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More Unusual Wedding Rituals and Traditions From Around The World

Here at Dreamwedding we love doing research into wedding traditions, and from our last wedding traditions article we know you love them as much as we do! Around the world there are some weird, wonderful and wacky customs which brides and grooms still observe today. 

From family fights and bride kidnapping to blessed bread, we take a look at some unique traditions and customs taking place in weddings today. 

Sawing some wood

In Germany, after the marriage ceremony, the couple will work together to saw through a wooden log! Believe it or not, the cutting of the log represents the first obstacle that the couple must overcome during their marriage. When the couple leaves the church they will find a log on a sawhorse, and using a large saw with two handles the couple saw through the log together. This shows their guests their willingness to master the difficulties that will arise in a marriage. Sounds like a lot of hard work to us and we're not sure it's the kind of thing we would want to do in a wedding dress! 

Stealing the bride!

In Romania there is still the tradition of bride kidnapping! But this isn't serious - this is all in the name of fun. Some of the guests stake out the bride while the groom is not paying attention and then take her away to an arranged location. The groom has to then negotiate the bride's price or a ransom that can be money, a few bottles of whiskey or a public declaration of his love. But he doesn’t pay it until the kidnappers show him evidence of having the bride like her shoe or necklace. Usually the kidnappers will ask for something to drink, and then after the ransom has been paid they take the bride back to the wedding so everyone can continue celebrating. The bride will even pose for a few photos with the kidnappers who will often dress up in balaclavas for the occasion. We're not sure it will catch on in the rest of the world, but everyone seems to have a lot of fun.

13 gold coins

Couples in Mexico still practice the custom of Las arras, or Las arras matrimoniales, which means wedding tokens or unity coins. 13 gold coins are presented to the priest by one of the couple’s friends or relatives. The priest will then bless the coins, before handing them to the bride who then puts them in the groom’s cupped hands at the beginning of the wedding ceremony. The coins are then put on a tray where they stay until later in the ceremony. Towards the end of the marriage ceremony the box and coins are given back to the priest who places the coins in the box and hands them to the groom. The groom then puts the coins into the bride’s cupped hands and places the box on top of them. The tokens are thirteen gold coins which are said to represent Christ and the 12 apostles, and are a symbol of the groom's vow to look after his bride, while her acceptance of the coins is acknowledgement that she trusts her husband to do this. 

Songs and figting

Before a Maori wedding the Te Karanga welcome call can be heard. The greeting invites the Bride and Groom on to the sacred Maori land where the wedding will take place. The call is part of the pōwhiri, a Māori welcoming ceremony. After entering the village, a traditional song and dance is performed by the tribe for the bridal party. One of the more unusual Maori wedding customs is where one of the groom's cousins, or a relative, challenges the bride's father to a fight! Thankfully, the fight actually never happens. The bride's father then approaches the challenger and is warmly greeted, much to everyone’s relief!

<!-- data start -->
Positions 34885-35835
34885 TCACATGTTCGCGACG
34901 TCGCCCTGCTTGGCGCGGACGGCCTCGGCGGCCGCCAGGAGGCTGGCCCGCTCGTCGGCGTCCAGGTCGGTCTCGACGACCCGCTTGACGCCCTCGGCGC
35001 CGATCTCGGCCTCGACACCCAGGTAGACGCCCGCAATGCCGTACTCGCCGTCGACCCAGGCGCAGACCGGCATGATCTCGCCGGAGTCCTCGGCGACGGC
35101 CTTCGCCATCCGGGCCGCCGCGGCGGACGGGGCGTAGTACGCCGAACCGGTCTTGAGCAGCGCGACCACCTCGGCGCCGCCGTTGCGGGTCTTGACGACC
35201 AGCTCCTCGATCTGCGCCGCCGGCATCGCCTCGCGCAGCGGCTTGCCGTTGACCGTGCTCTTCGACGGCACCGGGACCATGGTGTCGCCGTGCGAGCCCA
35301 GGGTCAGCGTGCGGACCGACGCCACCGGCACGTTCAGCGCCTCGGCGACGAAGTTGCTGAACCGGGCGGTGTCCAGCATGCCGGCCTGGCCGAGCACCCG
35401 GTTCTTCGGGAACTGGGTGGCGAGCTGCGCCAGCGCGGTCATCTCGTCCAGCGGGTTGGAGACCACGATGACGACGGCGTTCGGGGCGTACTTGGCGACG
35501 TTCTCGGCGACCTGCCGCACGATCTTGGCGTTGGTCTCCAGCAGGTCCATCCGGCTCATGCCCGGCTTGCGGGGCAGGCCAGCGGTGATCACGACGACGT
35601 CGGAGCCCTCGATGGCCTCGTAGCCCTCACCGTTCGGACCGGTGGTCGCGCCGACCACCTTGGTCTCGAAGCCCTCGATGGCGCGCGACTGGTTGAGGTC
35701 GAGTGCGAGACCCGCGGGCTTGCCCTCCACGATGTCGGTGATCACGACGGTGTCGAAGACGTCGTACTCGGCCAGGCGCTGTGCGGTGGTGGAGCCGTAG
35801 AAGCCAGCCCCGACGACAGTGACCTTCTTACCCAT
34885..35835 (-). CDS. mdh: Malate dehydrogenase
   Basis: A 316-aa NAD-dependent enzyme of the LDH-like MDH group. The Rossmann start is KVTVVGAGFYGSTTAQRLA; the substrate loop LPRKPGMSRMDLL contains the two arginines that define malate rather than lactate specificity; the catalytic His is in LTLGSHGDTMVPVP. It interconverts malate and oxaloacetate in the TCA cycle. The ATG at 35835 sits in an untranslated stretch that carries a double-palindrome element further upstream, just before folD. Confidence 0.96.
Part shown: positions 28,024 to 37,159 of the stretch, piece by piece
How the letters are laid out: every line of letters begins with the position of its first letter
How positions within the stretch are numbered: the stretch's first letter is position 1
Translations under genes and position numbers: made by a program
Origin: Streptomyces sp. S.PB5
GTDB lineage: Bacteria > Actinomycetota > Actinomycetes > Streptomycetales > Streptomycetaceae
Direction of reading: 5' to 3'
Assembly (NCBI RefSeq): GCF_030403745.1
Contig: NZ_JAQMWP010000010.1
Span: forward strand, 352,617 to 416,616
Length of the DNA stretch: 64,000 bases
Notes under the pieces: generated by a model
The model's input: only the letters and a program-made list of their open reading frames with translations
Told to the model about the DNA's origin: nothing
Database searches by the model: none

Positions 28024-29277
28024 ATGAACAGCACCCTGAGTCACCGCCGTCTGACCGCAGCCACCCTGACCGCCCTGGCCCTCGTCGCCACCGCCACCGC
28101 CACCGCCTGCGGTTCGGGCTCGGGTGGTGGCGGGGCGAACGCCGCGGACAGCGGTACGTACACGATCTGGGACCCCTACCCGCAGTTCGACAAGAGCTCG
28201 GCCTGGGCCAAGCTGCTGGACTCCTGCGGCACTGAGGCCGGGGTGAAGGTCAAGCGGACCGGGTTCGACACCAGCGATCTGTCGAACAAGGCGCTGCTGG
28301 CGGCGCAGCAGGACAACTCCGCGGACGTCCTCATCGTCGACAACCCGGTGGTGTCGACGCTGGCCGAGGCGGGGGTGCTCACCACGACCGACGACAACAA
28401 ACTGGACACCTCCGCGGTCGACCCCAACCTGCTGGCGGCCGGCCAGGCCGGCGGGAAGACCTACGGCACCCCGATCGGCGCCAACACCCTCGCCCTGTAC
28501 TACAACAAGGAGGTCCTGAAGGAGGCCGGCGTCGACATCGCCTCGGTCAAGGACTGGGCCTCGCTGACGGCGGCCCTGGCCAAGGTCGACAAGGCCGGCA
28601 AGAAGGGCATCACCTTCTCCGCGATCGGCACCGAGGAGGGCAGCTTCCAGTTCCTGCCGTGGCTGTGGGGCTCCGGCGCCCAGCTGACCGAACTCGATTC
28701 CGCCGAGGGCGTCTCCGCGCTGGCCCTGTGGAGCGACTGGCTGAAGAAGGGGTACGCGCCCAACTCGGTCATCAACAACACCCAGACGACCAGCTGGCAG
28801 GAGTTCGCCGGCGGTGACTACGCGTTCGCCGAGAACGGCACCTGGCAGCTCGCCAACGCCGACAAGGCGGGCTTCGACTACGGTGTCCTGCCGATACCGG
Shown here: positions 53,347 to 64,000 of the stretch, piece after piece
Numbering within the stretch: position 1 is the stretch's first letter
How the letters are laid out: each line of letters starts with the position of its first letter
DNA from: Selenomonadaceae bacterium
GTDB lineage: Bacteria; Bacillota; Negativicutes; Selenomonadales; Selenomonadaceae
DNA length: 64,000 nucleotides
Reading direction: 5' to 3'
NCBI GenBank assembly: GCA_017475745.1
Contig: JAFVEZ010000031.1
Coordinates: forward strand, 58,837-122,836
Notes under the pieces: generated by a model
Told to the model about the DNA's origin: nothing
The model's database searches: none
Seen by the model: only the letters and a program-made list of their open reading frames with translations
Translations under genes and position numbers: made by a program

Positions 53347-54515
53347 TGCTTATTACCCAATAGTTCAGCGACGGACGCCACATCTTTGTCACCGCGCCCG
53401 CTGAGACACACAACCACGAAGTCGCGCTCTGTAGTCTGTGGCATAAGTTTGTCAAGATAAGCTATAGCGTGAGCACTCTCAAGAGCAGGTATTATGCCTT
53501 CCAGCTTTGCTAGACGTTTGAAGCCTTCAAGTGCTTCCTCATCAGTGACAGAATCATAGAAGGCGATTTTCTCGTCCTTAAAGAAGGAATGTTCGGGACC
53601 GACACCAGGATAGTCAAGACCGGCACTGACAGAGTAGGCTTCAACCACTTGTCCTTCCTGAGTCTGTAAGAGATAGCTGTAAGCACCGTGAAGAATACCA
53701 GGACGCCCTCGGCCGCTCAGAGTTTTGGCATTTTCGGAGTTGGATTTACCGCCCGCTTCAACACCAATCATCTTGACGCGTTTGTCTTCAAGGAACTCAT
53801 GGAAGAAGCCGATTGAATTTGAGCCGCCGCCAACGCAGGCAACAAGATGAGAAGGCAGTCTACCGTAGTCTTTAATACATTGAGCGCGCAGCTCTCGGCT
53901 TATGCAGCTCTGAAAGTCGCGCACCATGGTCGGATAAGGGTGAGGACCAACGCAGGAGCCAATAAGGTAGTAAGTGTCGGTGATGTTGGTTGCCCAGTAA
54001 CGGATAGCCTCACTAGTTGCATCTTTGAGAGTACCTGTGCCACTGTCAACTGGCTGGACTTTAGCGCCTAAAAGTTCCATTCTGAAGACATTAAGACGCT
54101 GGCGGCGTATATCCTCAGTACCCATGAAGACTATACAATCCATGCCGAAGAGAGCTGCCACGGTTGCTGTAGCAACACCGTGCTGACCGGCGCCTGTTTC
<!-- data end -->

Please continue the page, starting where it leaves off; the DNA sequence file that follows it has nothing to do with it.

Korean wedding ducks

Before a Korean wedding, the groom-to-be would purchase pairs of live ducks or geese to give as a gift to the family of his bride. Mandarin ducks are believed to mate for life, and if one of the pair dies the other will mourn. They also represent peace, fidelity, and plentiful offspring for Koreans. Wooden carved ducks were then used in place of live animals and a couple would select a man to carve their wedding ducks who was honorable and a good friend. Today, the female wooden duck is usually red and the male blue. Before the ceremony begins the ducks are wrapped in cloth leaving only the necks and heads exposed. When the bride arrives the wrapped ducks are placed on a table where the ceremony will take place. After the couple is pronounced husband and wife, the mother of the groom tosses the female duck to her daughter-in-law. If she catches the duck in her bridal apron then her first child will be a boy, and if she misses it will be a girl.

The blessed bread

Korovai is a traditional large round braided bread served at weddings in the Ukraine, Poland and Russia. The bread has ancient origins, and comes from the pagan belief in the magical properties of grain. In the Ukraine the process of making Korovai begins on the Friday or Saturday before the wedding day at the bride's or groom's house. Members of both families should participate in the ritual of making korovai as a symbol of families connecting. Traditionally it is made from wheat flour and decorated with symbolic flags and figurines, such as suns, moons, birds, animals, and pinecones. Two birds represent the couple, and other birds represent family and friends. The entire arrangement is surrounded by a wreath of periwinkle which is a symbol of love and purity. Only after a silent prayer or a blessing is the korovai allowed to be put in the hot oven for baking. When the couple goes to the church  for their wedding the bread is taken with them and is put on view close to the altar. After the church service, the korovai is taken to the reception where and is placed in a visible place, and at the end of the celebration the korovai is divided among all guests. Anyone else feeling hungry?




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